A COUNCILLOR has raised concerns about senior council staff being over stretched and has called for a vacant director’s post to be filled.
Independent councillor Cath Hill said “too much is dependent on too few people” at Hartlepool Borough Council and believes the authority should recruit for the post of director of child and adult services.
The position has been vacant since former director Nicola Bailey took up the role of acting chief executive.
When Mrs Bailey left the council to work within the NHS, as managing director of North Durham Clinical Commissioning Group, Dave Stubbs was appointed chief executive.
But the director of child and adult services post remained vacant with the role continuing to be shared between assistant directors until a permanent appointment or another arrangement through collaboration work with neighbouring councils is decided.
Coun Hill said: “There is too much dependent on too few people at the very top.
“While the people that I am talking about are very passionate, committed and hard working there is only so many hours in the day.
“It is time we recruited for a director of child and adult services.”
Coun Hill made the comments during a cabinet committee meeting to discuss the findings of a recent peer review into safeguarding children services.
Sally Robinson, the council’s assistant director, prevention, safeguarding and specialist services, said the council had requested the Peer Review, which took place over five days in September, to examine how the authority and its partners are fulfilling its responsibilities.
The review team was made up of six sector professionals including health, early intervention and social work and was led by the director of children‘s services from Rotherham Metropolitan Borough Council.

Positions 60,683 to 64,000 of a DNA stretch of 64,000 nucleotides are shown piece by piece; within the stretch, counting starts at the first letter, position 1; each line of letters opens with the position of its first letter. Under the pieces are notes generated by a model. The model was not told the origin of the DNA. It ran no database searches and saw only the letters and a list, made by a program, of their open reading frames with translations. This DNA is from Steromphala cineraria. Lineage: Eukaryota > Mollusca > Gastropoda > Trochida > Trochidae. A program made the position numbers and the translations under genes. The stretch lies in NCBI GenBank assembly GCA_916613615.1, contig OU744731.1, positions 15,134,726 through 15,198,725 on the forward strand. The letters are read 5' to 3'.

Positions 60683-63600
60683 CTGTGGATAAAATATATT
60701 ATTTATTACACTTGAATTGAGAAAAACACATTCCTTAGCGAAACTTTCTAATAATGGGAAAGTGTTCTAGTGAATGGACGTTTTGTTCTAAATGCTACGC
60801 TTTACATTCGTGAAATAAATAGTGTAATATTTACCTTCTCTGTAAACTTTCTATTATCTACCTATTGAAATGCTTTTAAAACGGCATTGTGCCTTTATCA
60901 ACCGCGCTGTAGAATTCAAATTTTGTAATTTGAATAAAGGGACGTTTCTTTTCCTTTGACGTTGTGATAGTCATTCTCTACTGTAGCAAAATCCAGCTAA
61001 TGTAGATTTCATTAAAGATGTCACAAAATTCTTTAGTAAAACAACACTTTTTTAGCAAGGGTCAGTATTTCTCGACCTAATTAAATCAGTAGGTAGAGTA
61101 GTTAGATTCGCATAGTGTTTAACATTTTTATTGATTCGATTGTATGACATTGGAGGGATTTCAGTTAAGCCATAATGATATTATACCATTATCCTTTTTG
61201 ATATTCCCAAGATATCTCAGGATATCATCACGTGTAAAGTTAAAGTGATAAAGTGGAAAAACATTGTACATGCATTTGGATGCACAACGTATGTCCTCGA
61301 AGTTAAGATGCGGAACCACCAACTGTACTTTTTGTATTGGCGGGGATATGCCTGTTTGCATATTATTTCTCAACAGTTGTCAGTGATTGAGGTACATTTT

Key strengths included:
l Strong commitment at every level to improve outcomes for children;
l Highly motivated and passionate workforce;
l Safeguarding is understood and prioritised by all partners.
The review team also highlighted areas that needed “further consideration” including:
l Practice in relation to neglect needs to be reviewed to ensure it does not “mask” other issues such as emotional and sexual abuse;
l Welfare reform needs to be communicated to the workforce so everyone is aware of the impact the changes will have;q
l Capacity and resilience relies on a few key individuals which presents a “major risk” in terms of resilience of the organisation and the partnership.
An action plan had been developed to address the areas of concern.
Coun Hill said: “All Peer Review teams seem to have a bee in their bonnet about welfare reform.
“Everybody in the council, including staff members, are aware of the impact of welfare reforms and we have banged on about this for months.”
Coun Hill, who also said monitoring of services commissioned by the local authority was vitally important, added: “We have to be absolutely sure that we are getting value for money and that the people that we serve are not being let down.”